Le Marche is the other side of the Appennine Mountains to Tuscany and Umbria and stretches down to the Adriatic sea. Its landscape varies dramatically between rugged mountains, foothills with a village on every hilltop, and plains full of Roman remains leading to beaches full of bright umbrellas and seafood restaurants.

For those interested in recent history, thousands of Allied POWs walked the length of the Apennines after escaping from detention camps during the Italian Armistice (see Eric Newby's Love and War in the Apennines).

For those interested in art and culture Le Marche is full of undiscovered treasures in churches and other buildings almost completely devoid of tourist hordes (see the new Blue Guide to The Marche and San Marino by Ellen Grady)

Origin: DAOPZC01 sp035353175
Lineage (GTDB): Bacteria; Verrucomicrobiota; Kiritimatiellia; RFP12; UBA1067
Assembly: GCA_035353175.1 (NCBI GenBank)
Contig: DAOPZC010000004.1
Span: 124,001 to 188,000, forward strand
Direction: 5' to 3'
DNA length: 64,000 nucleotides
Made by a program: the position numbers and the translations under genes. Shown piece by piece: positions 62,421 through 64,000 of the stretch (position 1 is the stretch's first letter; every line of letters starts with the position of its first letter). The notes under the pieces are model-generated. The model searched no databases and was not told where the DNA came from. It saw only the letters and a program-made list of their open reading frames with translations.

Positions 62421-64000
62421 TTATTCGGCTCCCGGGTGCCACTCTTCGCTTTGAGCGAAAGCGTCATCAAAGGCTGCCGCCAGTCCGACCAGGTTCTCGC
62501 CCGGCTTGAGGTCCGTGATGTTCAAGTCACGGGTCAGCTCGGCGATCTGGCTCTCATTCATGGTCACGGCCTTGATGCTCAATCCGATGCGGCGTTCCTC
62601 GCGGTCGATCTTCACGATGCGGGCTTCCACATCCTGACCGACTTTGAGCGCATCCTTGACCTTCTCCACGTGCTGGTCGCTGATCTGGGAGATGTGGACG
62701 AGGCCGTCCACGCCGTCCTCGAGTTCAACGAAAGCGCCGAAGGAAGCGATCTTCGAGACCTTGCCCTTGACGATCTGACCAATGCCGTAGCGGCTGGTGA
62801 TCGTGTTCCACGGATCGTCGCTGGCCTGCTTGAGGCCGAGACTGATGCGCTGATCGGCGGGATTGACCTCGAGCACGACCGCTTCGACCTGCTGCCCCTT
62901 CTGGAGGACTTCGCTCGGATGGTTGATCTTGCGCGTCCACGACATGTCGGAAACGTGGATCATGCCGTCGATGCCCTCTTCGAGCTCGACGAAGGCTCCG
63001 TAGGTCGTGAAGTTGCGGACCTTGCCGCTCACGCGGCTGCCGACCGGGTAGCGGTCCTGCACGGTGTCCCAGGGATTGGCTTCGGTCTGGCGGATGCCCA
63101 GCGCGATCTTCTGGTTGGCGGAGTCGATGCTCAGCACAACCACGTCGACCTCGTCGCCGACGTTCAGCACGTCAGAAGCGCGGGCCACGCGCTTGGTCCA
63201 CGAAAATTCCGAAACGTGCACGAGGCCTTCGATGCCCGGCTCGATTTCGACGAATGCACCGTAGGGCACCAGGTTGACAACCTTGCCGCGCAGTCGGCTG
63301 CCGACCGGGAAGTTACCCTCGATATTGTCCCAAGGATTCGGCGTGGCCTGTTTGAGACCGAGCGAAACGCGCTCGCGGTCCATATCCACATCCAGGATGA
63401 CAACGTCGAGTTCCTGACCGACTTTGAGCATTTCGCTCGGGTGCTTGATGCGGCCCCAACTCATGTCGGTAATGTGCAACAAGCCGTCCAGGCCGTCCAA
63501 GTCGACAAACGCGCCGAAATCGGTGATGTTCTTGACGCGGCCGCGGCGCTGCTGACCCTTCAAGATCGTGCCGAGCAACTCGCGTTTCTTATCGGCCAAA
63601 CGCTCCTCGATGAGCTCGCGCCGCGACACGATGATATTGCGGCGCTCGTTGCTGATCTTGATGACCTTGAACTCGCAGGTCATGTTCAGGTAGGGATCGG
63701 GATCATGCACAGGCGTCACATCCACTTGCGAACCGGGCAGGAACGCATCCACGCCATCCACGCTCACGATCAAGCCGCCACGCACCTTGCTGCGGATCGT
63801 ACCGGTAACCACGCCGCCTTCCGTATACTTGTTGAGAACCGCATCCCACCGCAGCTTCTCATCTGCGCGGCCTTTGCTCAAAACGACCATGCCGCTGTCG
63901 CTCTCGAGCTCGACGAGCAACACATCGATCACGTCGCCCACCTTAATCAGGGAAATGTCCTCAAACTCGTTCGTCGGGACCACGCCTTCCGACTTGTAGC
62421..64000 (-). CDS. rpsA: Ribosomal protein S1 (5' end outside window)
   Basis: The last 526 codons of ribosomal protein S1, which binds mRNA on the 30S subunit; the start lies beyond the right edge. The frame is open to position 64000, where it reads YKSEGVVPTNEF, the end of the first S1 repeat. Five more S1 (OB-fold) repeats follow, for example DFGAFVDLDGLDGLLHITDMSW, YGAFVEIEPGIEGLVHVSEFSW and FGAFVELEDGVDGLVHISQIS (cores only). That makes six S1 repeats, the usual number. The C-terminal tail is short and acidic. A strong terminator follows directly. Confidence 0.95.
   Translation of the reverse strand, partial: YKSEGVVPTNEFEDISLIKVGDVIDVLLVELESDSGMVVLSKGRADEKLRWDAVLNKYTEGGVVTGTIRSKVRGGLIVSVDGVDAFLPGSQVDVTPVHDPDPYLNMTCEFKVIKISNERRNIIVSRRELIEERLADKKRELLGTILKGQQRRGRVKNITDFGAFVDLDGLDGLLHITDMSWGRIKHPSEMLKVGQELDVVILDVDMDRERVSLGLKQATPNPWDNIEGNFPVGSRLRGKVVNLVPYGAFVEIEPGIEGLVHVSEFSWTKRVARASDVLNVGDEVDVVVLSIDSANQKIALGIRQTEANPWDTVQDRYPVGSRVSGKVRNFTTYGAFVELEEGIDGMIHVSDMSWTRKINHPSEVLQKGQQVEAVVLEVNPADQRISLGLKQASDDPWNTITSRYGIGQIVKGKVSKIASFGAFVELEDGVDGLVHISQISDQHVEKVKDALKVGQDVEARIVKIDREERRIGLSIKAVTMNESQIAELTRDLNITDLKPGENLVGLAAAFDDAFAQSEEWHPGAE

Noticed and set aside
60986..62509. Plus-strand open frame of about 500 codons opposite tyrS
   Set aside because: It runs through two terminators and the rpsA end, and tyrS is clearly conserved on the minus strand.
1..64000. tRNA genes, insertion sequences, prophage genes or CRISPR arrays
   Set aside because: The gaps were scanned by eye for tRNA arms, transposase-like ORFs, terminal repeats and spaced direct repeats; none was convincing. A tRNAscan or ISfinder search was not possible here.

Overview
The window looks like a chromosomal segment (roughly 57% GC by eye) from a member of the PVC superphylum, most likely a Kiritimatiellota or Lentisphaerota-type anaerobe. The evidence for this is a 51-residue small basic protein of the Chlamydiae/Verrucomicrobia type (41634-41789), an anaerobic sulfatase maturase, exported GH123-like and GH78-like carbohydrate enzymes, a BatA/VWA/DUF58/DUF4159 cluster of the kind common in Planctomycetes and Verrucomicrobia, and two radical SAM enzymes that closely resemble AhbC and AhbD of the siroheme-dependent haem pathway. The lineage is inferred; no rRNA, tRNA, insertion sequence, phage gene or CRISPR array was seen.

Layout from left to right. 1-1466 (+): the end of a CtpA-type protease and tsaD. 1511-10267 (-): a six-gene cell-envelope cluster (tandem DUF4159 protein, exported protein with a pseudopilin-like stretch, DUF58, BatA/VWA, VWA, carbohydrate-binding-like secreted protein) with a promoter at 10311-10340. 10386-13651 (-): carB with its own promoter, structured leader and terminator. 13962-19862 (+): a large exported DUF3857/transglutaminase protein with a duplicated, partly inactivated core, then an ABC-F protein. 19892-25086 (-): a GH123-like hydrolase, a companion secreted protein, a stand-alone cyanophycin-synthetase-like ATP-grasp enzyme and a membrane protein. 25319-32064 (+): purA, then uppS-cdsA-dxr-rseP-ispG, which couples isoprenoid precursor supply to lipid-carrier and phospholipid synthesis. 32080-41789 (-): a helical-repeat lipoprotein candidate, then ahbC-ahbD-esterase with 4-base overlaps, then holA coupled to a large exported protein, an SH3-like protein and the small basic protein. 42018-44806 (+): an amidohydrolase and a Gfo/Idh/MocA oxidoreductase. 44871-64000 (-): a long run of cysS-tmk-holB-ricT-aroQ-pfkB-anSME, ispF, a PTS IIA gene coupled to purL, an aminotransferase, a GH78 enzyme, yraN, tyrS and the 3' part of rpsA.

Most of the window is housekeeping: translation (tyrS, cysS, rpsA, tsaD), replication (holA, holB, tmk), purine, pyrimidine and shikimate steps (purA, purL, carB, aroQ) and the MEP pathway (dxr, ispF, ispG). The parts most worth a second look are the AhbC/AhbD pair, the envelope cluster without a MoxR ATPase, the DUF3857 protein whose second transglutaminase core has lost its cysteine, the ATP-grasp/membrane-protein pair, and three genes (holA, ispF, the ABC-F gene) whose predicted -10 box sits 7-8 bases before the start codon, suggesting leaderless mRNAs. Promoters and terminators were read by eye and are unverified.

For instance, the museum in Montefalcone houses a world-class triptych by Pietro di Alemanno, and the church in Monte San Martino is home to a stunning selection of paintings by the Crivelli brothers

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